James Harlan’s close friendship with President Abraham Lincoln was very evident – aided no doubt by the growing closeness between Robert Todd Lincoln and Harlan’s daughter – Mary Harlan – who eventually married in October 1868. Two events occurred in the last 45 days of the President’s life (1865) that established Harlan’s connection with Mr. Lincoln in the public mind. First, Harlan and his daughter Mary were in the party of the Lincoln entourage at the inaugural ball following his 1864 re-election, with Mary accompanying her future husband. Second, Harlan went to Union Army headquarters at City Point with the Lincolns in early April. The Lincolns often took the Harlans on drives out of the city, and in this last week of the President’s life, they took a buggy ride together into the Virginia countryside. Harlan later wrote about this last time with his good friend…
This drive has become to me historical. First, because it was the last one taken by me in his company; and proved to have been so near the end of his life. And, secondly, because he had suddenly become, on the fall of Richmond and the surrender of the Confederate Army, April 9th, at Appomattox, a different man from what I had ever seen in him. His whole appearance, poise and bearing had marvelously changed. He was, in fact, transfigured. That indescribable sadness which had previously seemed to be an adamant element in his very being, had been suddenly exchanged for an equally indescribable expression of serene joy as if conscious that the great purpose of his life had been achieved … Yet there was no manifestation of exultation, or ecstasy. He seemed the very personification of supreme satisfaction.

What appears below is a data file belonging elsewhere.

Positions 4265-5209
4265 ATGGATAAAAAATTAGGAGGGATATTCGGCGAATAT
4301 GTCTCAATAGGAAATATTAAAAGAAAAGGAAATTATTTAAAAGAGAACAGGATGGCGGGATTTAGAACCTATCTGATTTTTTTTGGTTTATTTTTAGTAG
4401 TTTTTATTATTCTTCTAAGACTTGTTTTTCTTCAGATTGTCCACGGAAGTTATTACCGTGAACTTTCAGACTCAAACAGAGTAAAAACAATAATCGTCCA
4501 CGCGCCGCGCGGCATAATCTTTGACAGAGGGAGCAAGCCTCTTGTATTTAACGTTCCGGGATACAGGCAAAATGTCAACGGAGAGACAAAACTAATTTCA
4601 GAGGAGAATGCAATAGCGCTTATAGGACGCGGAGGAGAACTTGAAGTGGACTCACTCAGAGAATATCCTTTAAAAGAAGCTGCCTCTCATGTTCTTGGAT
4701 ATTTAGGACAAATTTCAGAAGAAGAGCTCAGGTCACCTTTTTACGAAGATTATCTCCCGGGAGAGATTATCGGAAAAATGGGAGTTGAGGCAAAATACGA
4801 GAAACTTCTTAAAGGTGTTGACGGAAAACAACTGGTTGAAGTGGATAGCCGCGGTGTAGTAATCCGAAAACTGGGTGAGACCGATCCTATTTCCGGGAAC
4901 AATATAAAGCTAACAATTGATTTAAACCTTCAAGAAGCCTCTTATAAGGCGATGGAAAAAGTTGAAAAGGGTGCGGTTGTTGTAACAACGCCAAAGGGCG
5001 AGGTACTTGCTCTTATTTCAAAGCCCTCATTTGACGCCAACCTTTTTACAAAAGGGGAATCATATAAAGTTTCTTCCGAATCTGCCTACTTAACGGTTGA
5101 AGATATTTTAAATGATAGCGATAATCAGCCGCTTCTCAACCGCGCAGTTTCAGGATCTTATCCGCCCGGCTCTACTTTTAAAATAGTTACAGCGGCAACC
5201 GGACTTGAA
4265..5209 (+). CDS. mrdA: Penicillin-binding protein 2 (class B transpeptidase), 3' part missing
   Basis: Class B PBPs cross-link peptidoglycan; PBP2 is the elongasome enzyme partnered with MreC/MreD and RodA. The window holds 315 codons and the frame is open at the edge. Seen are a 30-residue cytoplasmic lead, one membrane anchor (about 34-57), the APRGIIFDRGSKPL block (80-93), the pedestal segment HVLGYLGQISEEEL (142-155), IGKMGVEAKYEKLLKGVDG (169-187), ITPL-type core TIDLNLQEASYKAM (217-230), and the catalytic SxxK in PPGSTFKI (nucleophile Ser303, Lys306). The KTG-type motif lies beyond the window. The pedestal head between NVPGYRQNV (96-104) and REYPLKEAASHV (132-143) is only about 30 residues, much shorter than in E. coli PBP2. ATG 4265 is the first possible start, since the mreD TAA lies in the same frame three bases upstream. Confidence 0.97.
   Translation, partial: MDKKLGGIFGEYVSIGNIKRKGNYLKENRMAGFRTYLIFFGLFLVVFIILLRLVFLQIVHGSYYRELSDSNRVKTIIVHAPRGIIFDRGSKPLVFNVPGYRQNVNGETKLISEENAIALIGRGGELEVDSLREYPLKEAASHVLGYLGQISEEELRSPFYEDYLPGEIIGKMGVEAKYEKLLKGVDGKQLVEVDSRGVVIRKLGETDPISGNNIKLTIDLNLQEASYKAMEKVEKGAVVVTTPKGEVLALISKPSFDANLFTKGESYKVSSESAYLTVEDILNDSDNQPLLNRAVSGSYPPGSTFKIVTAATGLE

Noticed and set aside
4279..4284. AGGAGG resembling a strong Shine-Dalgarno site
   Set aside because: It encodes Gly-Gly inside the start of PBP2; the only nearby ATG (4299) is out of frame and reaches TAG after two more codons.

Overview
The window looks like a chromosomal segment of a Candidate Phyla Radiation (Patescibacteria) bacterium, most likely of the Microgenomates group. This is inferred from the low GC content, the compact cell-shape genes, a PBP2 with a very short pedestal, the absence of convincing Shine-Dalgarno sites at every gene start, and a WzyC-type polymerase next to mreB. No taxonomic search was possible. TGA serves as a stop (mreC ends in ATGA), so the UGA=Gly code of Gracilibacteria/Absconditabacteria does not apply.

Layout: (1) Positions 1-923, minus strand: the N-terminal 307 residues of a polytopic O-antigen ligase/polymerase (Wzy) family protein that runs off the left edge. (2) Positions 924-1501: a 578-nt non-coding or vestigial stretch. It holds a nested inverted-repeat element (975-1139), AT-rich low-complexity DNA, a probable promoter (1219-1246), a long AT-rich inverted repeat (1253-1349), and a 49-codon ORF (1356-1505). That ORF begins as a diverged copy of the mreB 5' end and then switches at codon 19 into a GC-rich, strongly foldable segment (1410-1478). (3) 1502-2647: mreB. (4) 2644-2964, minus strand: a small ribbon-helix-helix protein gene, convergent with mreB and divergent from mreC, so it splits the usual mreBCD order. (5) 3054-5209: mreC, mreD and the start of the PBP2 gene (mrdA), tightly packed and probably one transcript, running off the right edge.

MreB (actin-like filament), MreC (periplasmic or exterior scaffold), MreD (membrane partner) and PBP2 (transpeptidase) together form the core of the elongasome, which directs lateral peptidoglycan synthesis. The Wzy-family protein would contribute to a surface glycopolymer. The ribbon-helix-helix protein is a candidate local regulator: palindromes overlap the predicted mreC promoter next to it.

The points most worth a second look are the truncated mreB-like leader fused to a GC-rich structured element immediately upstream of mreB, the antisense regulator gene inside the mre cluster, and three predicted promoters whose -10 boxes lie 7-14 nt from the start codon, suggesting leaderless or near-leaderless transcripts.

Harlan’s relationship to the President was recognized when he became president of the Lincoln Monument Association in 1865.
James Birdsall Harlan, 1820-1899 – was honored with a bronze sculpture designed by Nellie Walker, and it was displayed in Washington, D.C.’s United States Capitol, as part of the National Statuary Hall Collection from 1910 to 2014. The statue is now on display on the campus of Iowa Wesleyan University in Mt. Pleasant.
Godspeed, Senator Harlan.
Kudos to the amazing resources below for the many quotes, photographs, etc. used on this page.